None of them were going to stop searching the wreckage of grain silo collapse at the Agri-Way Grain Elevator in Yarmouth – not until they found Rickey.
“We were going into this with the mindset that we weren’t going to stop until we found him, or until the scene became too unstable to be safe,” Griffis said.
It was a rescue scene unlike any the two veteran firefighters had encountered before. It was unlike anything any of the firefighters had seen.
The urban search and rescue team out of Cedar Rapids – Iowa Task Force 1 – was on the scene within an hour of being requested. Griffis said it was a record-breaking response time for the team.
“It usually takes 2 or 3 hours. You have to request them through the emergency management agency after you’ve exhausted all your resources, and they have to go through the governor,” Griffis said, crediting part of the fast response to Hardin.
Hardin said it was simply a matter of being prepared. Hours of training, simulations, seminars, workshops — then more training. Though she’s required to get over 24 hours a training year, Hardin said she averages about 50-75.
“You have to take advantage of these classes when the state offers them. If you don’t, it might be four or five years before they come back,” Hardin said.
Gina Hardin likes to have fun. The nameplate on her desk says, “Chaos Coordinator.”
Emergency Management was not on her mind after graduating college. Her degree was in accounting, and she put it to good use in the payroll department at Lamont and later at Wilbur Ellis.
“I didn’t have that emergency response background that a lot of my counterparts do,” Hardin said.
A Lee County native, Hardin earned her accounting degree from Southeastern Community College.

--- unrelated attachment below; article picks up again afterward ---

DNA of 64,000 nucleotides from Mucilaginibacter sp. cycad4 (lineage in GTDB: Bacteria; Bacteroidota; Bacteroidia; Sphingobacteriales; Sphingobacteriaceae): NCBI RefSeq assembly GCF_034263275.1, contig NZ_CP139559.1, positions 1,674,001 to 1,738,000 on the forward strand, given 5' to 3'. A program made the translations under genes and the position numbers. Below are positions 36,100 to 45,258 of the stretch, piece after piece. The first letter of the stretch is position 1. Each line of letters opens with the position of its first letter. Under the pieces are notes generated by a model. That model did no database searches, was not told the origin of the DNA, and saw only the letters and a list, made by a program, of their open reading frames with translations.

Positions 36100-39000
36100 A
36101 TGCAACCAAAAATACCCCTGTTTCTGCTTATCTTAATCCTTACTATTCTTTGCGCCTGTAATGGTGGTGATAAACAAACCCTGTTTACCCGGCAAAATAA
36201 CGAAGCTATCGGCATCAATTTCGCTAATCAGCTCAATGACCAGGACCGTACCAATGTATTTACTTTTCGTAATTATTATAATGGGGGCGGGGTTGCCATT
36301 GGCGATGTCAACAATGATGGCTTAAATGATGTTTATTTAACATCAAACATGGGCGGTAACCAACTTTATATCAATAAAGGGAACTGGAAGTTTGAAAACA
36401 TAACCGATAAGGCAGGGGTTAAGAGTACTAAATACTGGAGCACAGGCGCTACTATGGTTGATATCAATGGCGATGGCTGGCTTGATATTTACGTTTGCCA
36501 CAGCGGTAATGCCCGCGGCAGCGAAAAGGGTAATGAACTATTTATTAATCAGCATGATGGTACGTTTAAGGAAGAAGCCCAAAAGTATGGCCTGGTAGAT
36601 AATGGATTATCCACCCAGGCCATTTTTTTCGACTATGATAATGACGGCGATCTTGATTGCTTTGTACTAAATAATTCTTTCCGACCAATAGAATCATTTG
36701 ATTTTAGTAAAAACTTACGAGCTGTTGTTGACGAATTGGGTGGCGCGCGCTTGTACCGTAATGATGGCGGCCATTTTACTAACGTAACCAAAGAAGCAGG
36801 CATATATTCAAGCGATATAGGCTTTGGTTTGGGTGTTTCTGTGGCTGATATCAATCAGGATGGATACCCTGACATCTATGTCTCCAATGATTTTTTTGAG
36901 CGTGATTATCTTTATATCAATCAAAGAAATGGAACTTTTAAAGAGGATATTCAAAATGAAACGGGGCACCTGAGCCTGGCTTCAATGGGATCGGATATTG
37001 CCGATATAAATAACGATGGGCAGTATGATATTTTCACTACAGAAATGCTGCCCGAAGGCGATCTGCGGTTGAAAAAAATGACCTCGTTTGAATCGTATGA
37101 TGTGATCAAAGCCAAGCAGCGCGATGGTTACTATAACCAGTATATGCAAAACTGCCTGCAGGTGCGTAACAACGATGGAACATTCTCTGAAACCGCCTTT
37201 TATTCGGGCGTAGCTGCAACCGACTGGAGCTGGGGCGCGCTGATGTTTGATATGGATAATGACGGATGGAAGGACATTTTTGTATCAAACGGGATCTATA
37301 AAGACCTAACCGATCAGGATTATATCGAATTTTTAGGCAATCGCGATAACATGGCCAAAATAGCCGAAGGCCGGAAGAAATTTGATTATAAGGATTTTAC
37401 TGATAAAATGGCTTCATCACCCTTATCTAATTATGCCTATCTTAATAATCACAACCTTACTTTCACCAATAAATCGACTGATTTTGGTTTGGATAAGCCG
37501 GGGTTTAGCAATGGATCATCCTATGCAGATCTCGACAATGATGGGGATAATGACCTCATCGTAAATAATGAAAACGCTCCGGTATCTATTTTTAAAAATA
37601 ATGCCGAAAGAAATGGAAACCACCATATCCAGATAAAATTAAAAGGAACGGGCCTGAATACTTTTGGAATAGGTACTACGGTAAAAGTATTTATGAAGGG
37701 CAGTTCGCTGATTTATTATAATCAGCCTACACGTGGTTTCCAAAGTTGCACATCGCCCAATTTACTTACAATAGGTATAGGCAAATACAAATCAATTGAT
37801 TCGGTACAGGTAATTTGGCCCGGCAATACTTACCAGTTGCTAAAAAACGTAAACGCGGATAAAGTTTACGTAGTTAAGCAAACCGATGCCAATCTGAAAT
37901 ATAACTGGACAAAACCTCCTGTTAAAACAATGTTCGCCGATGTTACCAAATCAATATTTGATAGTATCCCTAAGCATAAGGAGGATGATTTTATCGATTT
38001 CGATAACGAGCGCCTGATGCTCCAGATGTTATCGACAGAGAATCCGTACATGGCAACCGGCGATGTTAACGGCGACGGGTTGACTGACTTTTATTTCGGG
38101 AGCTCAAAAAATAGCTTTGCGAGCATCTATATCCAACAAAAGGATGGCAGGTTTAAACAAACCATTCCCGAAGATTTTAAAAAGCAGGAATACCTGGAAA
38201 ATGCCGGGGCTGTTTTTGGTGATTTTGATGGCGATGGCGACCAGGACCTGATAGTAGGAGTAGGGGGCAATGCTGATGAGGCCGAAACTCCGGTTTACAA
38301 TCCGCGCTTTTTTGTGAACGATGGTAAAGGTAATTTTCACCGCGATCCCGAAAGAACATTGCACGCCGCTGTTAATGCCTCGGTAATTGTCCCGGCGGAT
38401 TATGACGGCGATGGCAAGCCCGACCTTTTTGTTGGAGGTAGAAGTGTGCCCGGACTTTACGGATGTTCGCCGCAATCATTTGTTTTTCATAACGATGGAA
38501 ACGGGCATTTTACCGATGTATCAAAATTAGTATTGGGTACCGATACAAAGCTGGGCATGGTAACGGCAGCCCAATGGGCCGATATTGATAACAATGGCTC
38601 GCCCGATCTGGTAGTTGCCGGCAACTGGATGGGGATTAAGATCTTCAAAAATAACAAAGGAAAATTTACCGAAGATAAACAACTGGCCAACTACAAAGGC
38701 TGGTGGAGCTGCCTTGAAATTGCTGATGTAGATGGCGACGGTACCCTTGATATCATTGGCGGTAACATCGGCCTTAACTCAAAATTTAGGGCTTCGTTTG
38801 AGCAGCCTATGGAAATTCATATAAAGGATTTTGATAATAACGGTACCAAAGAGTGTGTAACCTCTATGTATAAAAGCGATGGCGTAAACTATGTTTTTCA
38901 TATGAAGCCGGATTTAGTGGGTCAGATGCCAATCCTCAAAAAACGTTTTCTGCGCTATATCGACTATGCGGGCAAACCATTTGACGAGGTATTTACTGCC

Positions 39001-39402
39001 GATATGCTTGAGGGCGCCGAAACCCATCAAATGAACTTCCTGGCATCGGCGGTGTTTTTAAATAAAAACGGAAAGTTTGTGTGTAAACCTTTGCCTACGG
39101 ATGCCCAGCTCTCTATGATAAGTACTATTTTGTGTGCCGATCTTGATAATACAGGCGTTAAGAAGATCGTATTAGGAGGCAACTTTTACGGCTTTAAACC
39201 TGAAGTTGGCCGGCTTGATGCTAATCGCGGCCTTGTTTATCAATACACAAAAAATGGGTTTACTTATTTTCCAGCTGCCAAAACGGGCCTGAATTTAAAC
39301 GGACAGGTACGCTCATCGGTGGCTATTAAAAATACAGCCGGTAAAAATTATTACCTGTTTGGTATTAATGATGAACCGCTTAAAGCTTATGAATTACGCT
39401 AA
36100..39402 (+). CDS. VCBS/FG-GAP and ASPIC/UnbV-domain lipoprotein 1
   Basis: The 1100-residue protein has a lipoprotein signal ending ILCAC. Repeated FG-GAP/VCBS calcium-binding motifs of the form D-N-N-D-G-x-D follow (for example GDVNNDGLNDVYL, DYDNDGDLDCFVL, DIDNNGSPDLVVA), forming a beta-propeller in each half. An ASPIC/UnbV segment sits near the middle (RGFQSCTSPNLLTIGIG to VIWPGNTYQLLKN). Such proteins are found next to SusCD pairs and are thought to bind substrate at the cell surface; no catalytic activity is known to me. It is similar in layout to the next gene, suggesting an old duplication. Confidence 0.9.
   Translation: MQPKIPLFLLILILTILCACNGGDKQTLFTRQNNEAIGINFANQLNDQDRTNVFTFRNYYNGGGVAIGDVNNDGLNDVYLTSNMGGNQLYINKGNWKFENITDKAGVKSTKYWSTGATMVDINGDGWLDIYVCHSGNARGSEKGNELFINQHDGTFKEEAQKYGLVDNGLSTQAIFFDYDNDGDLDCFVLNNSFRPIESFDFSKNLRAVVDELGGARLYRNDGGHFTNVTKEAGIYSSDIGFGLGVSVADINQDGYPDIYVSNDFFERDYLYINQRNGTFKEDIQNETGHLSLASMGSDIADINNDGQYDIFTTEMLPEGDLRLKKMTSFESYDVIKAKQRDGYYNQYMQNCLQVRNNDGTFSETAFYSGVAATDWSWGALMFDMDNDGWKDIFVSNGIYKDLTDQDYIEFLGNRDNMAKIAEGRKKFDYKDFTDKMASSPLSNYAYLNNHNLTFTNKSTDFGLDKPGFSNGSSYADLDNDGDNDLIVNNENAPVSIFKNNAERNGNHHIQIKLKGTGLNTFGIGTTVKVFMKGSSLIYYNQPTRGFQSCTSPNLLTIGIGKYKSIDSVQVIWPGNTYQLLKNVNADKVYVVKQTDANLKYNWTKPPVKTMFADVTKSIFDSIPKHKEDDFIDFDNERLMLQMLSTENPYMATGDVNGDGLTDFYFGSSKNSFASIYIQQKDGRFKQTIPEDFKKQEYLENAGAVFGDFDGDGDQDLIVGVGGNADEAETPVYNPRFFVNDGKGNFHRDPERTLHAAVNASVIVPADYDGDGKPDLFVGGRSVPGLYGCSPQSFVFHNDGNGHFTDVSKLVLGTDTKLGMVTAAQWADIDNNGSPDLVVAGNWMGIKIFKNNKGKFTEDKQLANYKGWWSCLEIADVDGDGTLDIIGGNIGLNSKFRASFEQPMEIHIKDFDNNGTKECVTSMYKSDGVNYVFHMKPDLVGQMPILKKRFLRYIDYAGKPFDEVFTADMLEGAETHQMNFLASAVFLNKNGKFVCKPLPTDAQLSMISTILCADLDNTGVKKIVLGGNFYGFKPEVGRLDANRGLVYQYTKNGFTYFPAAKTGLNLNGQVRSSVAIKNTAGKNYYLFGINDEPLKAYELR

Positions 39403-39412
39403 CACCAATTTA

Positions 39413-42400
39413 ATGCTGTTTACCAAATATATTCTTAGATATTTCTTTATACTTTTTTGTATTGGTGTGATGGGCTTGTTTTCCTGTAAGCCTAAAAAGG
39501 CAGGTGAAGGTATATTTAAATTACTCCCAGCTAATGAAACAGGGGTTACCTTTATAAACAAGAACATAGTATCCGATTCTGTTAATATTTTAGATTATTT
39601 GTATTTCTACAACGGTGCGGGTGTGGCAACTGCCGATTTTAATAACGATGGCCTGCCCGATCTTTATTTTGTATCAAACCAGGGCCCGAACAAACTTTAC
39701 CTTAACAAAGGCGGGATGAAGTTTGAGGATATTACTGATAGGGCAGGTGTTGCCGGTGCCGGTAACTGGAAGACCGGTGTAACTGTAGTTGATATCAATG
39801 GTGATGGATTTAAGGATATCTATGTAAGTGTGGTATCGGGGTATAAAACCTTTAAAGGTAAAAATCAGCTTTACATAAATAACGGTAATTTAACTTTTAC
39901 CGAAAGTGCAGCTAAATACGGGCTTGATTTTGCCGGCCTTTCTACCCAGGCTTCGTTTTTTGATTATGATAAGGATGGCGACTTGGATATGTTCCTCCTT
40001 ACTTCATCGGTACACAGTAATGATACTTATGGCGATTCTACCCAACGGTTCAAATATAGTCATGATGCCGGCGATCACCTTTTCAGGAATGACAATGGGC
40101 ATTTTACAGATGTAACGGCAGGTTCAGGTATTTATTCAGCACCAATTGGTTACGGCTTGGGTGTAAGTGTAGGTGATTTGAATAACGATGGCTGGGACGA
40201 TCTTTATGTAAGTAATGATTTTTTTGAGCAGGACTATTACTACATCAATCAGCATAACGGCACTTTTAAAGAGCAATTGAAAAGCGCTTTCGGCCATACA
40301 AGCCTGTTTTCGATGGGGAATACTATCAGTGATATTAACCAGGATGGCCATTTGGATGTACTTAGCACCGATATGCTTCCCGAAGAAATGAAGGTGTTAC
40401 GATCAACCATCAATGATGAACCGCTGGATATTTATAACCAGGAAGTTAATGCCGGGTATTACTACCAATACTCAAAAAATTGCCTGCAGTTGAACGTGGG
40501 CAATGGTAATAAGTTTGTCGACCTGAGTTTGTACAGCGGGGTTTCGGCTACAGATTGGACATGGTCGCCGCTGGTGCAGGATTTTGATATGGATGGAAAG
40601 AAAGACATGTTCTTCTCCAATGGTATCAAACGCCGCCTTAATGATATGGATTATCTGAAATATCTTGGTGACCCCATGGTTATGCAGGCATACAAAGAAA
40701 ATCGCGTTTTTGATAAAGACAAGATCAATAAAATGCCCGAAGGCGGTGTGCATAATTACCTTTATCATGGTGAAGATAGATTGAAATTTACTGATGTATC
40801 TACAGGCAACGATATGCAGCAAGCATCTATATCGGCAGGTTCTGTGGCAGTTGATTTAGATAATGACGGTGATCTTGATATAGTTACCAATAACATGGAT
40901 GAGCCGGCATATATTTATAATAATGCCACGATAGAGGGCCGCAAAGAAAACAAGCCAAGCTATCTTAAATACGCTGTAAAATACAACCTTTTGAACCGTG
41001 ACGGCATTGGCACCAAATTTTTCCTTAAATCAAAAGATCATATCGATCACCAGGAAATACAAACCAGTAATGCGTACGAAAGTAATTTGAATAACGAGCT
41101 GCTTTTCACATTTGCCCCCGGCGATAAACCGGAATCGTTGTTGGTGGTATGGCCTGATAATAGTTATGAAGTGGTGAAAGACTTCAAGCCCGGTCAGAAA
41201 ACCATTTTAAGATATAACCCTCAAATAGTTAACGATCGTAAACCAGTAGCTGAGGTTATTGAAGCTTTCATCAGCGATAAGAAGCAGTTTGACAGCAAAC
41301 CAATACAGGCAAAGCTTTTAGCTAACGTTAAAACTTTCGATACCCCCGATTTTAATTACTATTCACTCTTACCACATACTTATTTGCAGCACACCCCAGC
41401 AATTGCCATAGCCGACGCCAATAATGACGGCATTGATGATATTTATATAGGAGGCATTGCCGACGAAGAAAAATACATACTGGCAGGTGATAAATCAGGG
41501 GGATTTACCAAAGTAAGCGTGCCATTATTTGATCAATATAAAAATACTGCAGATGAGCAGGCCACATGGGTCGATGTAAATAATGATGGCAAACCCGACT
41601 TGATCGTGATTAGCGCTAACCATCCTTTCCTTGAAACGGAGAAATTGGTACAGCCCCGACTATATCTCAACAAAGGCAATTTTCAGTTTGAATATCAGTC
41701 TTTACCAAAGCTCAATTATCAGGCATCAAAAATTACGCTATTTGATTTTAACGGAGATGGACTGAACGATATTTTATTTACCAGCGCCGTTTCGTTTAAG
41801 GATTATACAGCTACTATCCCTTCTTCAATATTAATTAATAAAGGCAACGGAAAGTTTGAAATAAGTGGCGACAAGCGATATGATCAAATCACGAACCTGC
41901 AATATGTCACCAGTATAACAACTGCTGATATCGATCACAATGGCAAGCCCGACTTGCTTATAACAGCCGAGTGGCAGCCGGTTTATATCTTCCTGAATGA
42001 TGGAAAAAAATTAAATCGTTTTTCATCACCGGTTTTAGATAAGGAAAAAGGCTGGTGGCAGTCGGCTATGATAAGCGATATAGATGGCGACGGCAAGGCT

“Accounting was my passion,” she said. “The accounting helps me with this job, the budgeting and tracking finances.”
Disaster after disaster
Hardin missed out on the Flood of 1993 by two years when she started the job in 1995 and didn’t have much mitigation clean-up to take over.
There were always the more common disasters – flash flooding and severe storms, which were predicted with more effectiveness as Hardin and her office built-up the recently disbanded SKYWARN weather spotter team.
“I hope the next emergency coordinator can get that going again,” Hardin said.
Hardin is as much a public figure as any head of a public emergency agency, often seen heading up the CERT (Certified Emergency Response Team) at events like the Snake Alley Criterium.
The Flood of 2008 was by far the worst disaster of Hardin’s career. The stress of years of mitigation work and FEMA paperwork was compounded by the emotional toll of seeing people losing everything they had.
“I don’t like to think about it a lot,” Hardin said.
She does like thinking about the flood prevention efforts that followed, resulting in a completed flood wall that has proven itself again against the constantly swelling river.
Hardin couldn’t think of a better exit. She’s going to miss the job, though. She has a drawer full of outdated ID badges she can’t part with. She still volunteers for the Denmark Fire Department as secretary. And she still plans on being a big part of the community.
“I’m going to miss the people. They’re great,” she said.